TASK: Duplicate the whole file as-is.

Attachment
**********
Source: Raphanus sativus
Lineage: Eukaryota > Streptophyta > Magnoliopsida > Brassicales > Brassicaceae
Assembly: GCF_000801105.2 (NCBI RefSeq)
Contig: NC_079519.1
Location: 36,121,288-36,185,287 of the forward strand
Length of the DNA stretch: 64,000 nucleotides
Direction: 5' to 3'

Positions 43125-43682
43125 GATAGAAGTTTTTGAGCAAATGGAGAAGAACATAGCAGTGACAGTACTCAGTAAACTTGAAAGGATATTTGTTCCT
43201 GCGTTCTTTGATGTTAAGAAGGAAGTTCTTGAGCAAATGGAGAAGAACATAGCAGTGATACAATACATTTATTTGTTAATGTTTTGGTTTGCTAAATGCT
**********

Source: Raphanus sativus
Lineage: Eukaryota > Streptophyta > Magnoliopsida > Brassicales > Brassicaceae
Assembly: GCF_000801105.2 (NCBI RefSeq)
Contig: NC_079519.1
Location: 36,121,288-36,185,287 of the forward strand
Length of the DNA stretch: 64,000 nucleotides
Direction: 5' to 3'

Positions 43125-43682
43125 GATAGAAGTTTTTGAGCAAATGGAGAAGAACATAGCAGTGACAGTACTCAGTAAACTTGAAAGGATATTTGTTCCT
43201 GCGTTCTTTGATGTTAAGAAGGAAGTTCTTGAGCAAATGGAGAAGAACATAGCAGTGATACAATACATTTATTTGTTAATGTTTTGGTTTGCTAAATGCT